§ Mr. Soames
To ask the Secretary of State for Social Security when he intends to reply to the hon. Member for Crawley's question for priority answer on 18 January, concerning Her Majesty's Government's policies for caring for pensioners.
§ Mr. Soames
To ask the Secretary of State for Social Security if he will make a statement on the past achievements and present objectives of Her Majesty's Government's policies for caring for pensioners.
§ Mrs. Gillian Shephard
[holding answer 18 January 1990]: The Government have always attached the highest priority to the interests and needs of elderly people, and will continue to do so. We believe that our record demonstrates the depth of our commitment in caring for pensioners. We would particularly point to the improving economic circumstances of pensioners brought about by the wide range of successful Government policies aimed at creating a stable economic environment.
This success led to an increase in average pensioners' total net income of 23 per cent. in real terms between 1979 and 1986. The increases during the same period of the value of income from savings of 64 per cent. and occupational pensions of 56 per cent. are particularly encouraging. This demonstrates the vital importance to elderly people of the economic policies which the Government have pursued, and will continue to pursue. We think it is fair to say that the elderly are not a homogeneous group with wholly common interests and circumstances and our policies recognise this. For example, we are conscious that not all pensioners have benefited from sources of incomes other than their state pension. In recognition of that the package of measures introduced last October directed an extra £200 million towards 2.6 million individuals in greatest need—the less well-off, elderly and disabled pensioners on income 381W support and housing benefit. However, many people wish to continue in work beyond pension age and the abolition of the retirement pension earnings rule, also last October, allows them the freedom to choose to do so and receive their pension.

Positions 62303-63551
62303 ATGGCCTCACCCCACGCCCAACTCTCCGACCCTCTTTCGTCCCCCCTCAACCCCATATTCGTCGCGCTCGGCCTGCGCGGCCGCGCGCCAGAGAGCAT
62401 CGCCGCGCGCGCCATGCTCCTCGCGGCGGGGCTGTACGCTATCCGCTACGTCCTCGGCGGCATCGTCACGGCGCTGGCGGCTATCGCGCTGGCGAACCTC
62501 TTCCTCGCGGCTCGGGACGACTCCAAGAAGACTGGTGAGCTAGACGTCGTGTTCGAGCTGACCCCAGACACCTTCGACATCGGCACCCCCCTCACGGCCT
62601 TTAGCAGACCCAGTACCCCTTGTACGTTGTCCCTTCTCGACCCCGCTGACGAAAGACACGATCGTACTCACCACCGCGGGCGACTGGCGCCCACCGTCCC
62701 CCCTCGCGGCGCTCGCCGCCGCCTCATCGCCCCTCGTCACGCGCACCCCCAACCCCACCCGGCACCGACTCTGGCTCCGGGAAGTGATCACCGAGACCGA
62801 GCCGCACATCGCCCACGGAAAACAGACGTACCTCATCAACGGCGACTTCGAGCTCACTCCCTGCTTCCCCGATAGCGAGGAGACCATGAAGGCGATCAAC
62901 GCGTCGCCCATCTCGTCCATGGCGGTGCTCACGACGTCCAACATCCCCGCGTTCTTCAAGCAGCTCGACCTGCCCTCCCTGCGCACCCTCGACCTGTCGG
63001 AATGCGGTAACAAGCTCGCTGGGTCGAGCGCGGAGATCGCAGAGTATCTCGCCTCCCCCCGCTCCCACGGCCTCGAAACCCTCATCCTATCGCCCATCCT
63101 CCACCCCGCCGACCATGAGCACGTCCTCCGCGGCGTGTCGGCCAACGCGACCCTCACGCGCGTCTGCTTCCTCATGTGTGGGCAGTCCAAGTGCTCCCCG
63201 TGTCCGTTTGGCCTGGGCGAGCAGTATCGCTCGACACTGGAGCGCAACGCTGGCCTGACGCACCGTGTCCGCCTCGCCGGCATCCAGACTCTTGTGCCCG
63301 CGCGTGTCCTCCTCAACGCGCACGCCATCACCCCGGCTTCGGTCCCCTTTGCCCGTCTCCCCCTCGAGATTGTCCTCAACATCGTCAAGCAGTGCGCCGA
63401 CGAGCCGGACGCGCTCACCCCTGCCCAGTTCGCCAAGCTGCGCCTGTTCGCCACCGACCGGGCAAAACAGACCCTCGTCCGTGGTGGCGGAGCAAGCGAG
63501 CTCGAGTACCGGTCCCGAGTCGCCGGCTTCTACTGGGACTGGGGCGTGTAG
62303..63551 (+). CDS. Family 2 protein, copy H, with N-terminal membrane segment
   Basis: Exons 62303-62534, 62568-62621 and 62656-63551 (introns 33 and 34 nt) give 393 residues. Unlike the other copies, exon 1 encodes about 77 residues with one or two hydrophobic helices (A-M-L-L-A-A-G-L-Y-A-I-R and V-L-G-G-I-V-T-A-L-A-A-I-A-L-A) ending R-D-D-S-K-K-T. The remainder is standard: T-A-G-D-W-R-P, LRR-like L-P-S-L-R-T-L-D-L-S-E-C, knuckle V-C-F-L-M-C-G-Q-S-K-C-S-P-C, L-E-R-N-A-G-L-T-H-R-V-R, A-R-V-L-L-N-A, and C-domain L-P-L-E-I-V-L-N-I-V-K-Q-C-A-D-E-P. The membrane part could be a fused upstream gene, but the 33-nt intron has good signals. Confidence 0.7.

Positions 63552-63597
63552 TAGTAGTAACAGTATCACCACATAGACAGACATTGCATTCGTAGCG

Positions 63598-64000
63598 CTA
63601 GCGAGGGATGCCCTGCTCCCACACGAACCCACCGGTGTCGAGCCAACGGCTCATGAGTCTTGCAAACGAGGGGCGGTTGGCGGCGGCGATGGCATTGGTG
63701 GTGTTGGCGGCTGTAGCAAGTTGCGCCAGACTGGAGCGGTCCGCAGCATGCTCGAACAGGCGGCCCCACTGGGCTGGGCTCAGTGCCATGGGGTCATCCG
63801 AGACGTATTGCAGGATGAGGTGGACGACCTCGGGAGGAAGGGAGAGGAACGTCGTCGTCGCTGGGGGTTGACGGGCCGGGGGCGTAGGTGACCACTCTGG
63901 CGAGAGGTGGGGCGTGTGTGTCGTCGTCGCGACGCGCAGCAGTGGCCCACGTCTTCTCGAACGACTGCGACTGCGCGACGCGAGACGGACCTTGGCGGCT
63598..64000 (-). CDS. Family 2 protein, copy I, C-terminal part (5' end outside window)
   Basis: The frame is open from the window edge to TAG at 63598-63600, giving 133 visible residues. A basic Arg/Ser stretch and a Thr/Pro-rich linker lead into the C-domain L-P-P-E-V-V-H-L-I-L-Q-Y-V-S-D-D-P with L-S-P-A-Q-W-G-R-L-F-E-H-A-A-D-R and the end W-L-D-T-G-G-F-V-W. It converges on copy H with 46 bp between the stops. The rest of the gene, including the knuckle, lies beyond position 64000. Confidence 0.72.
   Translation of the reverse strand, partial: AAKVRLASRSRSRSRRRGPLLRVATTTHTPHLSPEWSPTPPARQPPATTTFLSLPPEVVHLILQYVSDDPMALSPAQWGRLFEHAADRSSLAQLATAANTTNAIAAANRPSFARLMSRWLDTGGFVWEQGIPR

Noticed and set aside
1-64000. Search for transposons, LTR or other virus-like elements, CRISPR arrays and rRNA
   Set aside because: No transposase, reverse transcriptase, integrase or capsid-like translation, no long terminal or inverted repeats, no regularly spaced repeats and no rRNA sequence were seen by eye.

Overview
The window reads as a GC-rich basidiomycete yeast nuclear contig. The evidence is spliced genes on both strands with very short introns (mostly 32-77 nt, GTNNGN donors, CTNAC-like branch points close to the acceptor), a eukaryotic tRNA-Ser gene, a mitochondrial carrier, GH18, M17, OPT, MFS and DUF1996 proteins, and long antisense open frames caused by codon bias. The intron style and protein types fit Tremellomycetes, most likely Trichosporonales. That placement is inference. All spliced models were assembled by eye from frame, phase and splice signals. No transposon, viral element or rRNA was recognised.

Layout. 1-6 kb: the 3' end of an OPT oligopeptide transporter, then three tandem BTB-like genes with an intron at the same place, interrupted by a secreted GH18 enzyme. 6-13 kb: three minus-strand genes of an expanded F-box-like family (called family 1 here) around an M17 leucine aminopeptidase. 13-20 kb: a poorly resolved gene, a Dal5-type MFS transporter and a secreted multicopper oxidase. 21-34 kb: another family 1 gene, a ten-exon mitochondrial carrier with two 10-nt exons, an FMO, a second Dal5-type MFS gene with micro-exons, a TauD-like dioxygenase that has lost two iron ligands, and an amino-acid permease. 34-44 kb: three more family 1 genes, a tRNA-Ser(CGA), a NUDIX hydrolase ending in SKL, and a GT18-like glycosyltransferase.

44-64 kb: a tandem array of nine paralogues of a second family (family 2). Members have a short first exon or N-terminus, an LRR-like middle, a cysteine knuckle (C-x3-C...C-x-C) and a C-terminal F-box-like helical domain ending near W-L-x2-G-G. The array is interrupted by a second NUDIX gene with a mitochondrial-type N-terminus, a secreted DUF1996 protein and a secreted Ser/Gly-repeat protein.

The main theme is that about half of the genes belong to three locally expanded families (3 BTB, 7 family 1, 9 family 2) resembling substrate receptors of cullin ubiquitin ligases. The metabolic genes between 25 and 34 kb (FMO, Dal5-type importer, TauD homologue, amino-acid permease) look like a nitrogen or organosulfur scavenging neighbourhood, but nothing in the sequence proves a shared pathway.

In addition, many pensioners may benefit from the changes to personal taxation to be made from this coming April.
These are, we believe, all good examples of the sound policies which have enabled pensioners to share in the increased wealth of the nation.
Finally, the depth of our commitment may be measured by the levels of spending on the provision of benefits and services for the elderly; spending on social security benefit rose by 24 per cent. in real terms between 1979 and 1989–90; spending on health services for the elderly rose by 29 per cent. between 1978 and 1987 and spending on social services for the elderly rose by 21 per cent. between the same dates. This Government are committed to continuing to look after the interests of elderly people.